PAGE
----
Transesophageal Echocardiogram (TEE)

A TEE is a dedicated specialised echocardiogram that involves inserting a long flexible probe (transducer) into the esophagus (the long food pipe that connects your mouth to the stomach). It allows your doctor to view your heart without the lungs and ribs obstructing the view. This technique can, therefore, record better images of your heart as compared to the normal transthoracic echocardiogram (TTE).

Is it necessary for me to have the TEE?

After weighing the risks and benefits of this procedure, your Cardiologist would have determined on the basis of your condition that it is more beneficial for you to undergo this procedure. This particular procedure is very helpful to give further information to your Cardiologist if you have one or more of the following conditions

  • Congenital heart disease
  • Heart valves abnormalities of which a form of repair may be planned
  • Infection of the heart valves
  • The possibility of a blood clot in the left side chambers of your heart
  • Surgically repaired or replace valves.

How can I prepare for the procedure?

You will need to be fast (no food and water) for at least 6 hours prior to the procedure.

What can I expect during the procedure?

  • This procedure is performed by your Cardiologist with the assistance of the Cardiac sonographer and Cardiac nurse.
  • You will be asked to undress from waist up and change into a gown. Your Cardiac Sonographer will put on sticky patches (electrodes) on your chest which will be connected via cables to the heart rate monitor. A blood pressure cuff will be worn as well. Your Cardiac Nurse will insert an intravenous cannula in order for sedative medications to be given.
  • During the procedure, your blood pressure and heart rate will be monitored closely.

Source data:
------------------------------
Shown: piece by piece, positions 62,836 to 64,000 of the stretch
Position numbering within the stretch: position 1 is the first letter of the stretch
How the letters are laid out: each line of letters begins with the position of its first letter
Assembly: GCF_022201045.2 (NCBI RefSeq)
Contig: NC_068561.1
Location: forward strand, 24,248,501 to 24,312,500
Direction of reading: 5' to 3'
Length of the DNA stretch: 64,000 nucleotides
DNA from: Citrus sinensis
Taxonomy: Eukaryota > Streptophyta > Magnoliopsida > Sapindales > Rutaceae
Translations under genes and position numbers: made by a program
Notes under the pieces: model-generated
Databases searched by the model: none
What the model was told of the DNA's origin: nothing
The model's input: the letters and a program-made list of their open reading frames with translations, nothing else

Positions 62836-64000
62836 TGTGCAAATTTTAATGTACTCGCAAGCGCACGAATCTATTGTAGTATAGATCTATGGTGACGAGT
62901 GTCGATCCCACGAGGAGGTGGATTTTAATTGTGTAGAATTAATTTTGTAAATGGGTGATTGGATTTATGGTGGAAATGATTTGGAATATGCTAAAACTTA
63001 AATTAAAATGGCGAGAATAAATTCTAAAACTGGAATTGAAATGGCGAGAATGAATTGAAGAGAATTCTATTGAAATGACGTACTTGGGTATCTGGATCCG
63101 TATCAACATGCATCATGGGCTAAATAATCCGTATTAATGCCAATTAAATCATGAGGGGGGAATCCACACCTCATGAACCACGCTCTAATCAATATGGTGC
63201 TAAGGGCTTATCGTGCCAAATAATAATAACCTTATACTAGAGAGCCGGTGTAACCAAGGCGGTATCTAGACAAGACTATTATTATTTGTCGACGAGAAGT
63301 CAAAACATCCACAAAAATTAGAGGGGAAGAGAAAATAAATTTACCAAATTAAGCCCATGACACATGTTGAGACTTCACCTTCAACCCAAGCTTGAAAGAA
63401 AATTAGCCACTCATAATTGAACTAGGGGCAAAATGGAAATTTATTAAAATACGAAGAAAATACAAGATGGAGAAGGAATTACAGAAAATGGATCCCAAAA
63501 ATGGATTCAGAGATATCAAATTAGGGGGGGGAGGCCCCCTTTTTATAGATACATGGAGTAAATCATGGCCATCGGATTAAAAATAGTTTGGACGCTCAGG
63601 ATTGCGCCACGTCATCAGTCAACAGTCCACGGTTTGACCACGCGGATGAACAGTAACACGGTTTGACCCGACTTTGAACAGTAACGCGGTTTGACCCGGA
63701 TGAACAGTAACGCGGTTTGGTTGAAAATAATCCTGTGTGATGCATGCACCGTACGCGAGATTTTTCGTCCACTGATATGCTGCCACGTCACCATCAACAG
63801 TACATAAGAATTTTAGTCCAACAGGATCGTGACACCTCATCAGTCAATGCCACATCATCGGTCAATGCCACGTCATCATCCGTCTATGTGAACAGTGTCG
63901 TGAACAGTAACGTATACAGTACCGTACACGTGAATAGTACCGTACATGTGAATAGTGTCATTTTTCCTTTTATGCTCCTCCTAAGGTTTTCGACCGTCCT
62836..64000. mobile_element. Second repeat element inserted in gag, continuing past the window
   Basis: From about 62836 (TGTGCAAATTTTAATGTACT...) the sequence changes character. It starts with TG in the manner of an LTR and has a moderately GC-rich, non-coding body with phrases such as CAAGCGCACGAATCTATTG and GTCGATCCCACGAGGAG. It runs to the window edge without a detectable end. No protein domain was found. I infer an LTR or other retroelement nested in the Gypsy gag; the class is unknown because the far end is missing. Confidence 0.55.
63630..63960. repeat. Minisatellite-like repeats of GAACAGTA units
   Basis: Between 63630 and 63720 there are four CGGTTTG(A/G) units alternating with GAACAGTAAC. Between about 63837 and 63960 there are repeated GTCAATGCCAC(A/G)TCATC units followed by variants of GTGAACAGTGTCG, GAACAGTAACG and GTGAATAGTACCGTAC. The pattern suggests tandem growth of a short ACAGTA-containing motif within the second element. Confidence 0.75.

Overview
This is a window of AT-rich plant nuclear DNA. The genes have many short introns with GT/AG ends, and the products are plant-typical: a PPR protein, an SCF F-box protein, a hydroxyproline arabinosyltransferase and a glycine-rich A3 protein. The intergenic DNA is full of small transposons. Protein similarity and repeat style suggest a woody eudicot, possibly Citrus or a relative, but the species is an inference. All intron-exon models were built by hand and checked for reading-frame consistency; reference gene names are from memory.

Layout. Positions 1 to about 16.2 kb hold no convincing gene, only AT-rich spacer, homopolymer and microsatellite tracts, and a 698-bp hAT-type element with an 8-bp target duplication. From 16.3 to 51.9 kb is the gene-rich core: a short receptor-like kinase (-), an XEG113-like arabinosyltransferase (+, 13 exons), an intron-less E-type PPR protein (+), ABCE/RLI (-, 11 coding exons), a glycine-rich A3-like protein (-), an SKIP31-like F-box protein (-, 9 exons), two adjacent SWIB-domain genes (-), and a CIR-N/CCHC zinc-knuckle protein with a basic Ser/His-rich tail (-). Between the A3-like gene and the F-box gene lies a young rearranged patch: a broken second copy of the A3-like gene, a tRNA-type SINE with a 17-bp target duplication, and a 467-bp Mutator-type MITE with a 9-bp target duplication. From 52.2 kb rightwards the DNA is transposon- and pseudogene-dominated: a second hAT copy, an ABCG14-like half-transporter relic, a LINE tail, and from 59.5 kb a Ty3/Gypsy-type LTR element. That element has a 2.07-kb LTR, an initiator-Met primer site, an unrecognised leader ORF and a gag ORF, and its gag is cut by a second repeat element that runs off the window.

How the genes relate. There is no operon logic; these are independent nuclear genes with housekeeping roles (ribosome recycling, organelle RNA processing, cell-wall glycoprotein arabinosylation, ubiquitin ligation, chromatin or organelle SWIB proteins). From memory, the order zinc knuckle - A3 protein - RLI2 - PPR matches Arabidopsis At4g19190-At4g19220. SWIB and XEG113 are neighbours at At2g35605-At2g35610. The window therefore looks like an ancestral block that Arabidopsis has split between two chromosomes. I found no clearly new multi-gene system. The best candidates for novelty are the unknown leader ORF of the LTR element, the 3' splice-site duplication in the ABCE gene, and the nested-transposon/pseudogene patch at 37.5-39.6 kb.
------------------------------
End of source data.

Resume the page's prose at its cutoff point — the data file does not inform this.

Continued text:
• Before the start of the procedure, you will be given numbing medications to your throat (oral spray) and sedative medications via the intravenous drip to help you relax. Oxygen therapy will also be given.
  • Dentures will have to be removed and you will wear a mouthpiece in order to keep your mouth open.
  • The flexible probe will be inserted into your mouth, and you will be encouraged to repeat swallowing actions. This is to facilitate the insertion of the probe into your eosophagus.
  • The whole procedure will take approximately 20-30minutes and you will feel sleepy for most of the investigation.
  • Upon completion of the procedure, your Cardiologist will remove the flexible probe from your oesophagus and you will be transferred to the observation room.
  • You will be allowed to be discharge after about 2hrs. Please arrange for someone to pick you up as you will not be allowed to drive as you were given sedation.

Are there any risks that I should know?

  • Your esophagus may be damaged when inserting the flexible probe. This incidence of this complication is very rare though.
  • There may be a risk of aspiration (food contents going into your lungs from your esophagus). As long as you have properly fasted for at least 6hrs, the complication rate for aspiration is very low.
  • Your oxygen level in your blood may decrease due to the sedation. However, you are given oxygen therapy and your level will be monitored very closely.